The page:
Home » 4 Main Functions of an Entrepreneur (Explained With Examples)

4 Main Functions of an Entrepreneur (Explained With Examples)

Functions of an Entrepreneur

1. Entrepreneurial Functions

2. Managerial Functions

3. Promotional Functions

4. Commercial Functions

These are now discussed in seriatim:

1. Entrepreneurial Functions:

The major entrepreneurial functions include risk bearing, organizing, and innovation. Since these are already discussed under the heading 1.2 Evolution of the Concept of Entrepreneur, the same is, therefore, not discussed here again for the sake of repetition.

2. Managerial Functions:

In simple words, management is getting things working with and through others. Different experts have defined term management differently. According to Henri Fayol (1949) who is considered the father of ‘principles of management,’ “management is to forecast, to plan, to organize, to command, to co-ordinate, and to control.”

In the opinion of George Terry (1953), “management is a distinct process consisting of planning, organizing, actuating, and controlling performance to determine and accomplish the objectives by the use of people and resources.”

The significance of management function lies in the fact that enterprises with excellent facilities and quality resources have floundered and fizzled out due to either no management or poor management and enterprises with good management but with poor facilities and resources have flourished and performed exceedingly well. In small-scale enterprises, the entrepreneur who is the owner of the enterprise also has to perform the management functions as well.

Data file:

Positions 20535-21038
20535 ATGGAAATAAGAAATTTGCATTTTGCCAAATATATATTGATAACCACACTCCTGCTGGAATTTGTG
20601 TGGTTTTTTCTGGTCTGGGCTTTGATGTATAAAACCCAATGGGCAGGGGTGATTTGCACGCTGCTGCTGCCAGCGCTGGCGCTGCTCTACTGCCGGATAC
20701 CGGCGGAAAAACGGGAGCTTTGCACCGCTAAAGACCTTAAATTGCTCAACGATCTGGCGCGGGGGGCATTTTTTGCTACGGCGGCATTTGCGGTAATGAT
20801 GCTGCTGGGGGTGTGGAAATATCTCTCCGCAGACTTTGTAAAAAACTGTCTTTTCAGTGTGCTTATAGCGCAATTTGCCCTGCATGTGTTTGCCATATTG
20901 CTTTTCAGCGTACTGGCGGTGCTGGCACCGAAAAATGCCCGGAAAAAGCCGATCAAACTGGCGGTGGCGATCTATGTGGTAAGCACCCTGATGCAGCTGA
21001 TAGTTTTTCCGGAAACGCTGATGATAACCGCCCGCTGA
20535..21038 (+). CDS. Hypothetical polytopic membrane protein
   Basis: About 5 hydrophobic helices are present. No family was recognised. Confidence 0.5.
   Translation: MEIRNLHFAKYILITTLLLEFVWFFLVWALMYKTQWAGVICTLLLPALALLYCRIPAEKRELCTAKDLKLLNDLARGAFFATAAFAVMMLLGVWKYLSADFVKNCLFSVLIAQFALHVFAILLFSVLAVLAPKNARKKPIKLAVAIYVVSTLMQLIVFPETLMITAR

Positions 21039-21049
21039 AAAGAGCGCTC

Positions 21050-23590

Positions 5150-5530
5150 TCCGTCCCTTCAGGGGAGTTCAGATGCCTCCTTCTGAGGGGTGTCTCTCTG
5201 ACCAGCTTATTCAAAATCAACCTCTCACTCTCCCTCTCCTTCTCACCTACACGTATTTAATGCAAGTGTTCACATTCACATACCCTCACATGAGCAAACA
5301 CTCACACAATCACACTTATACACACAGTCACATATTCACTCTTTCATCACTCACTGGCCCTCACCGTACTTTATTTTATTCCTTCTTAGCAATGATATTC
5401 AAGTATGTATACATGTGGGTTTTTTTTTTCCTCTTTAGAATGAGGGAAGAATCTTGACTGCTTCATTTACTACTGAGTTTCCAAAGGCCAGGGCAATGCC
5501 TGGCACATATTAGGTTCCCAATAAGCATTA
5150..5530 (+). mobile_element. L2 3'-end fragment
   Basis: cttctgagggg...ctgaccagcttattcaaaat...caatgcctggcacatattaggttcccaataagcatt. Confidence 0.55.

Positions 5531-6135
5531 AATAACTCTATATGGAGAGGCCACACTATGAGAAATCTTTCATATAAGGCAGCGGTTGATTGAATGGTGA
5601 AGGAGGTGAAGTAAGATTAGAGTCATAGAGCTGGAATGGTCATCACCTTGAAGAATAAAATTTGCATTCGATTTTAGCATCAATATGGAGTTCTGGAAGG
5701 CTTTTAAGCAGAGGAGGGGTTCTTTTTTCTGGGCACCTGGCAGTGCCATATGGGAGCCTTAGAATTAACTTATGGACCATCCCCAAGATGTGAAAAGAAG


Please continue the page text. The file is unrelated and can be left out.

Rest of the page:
The management functions performed by the entrepreneur are classified into the following five types:

1. Planning

2. Organizing

3. Staffing

4. Directing

5. Controlling

A brief description of each of these follows in seriatim:

1. Planning:

In common parlance, planning is the pre-determined course of action to accomplish the set objectives. In other words, planning is today’s projection for tomorrow’s activity. Planning pervades in all aspects of the business. An entrepreneur has to make decisions as to what is to be done, how it is to be done, when it is to be done, where it is to be done, by whom it is to be done and so on.

The importance of planning lies in the fact that it ensures the smooth and effective completion and running of a business enterprise. Absence of planning causes confusion which, in turn, affects the smooth performance of job whatsoever it may be.

How? The following anecdote beautifully demonstrates it: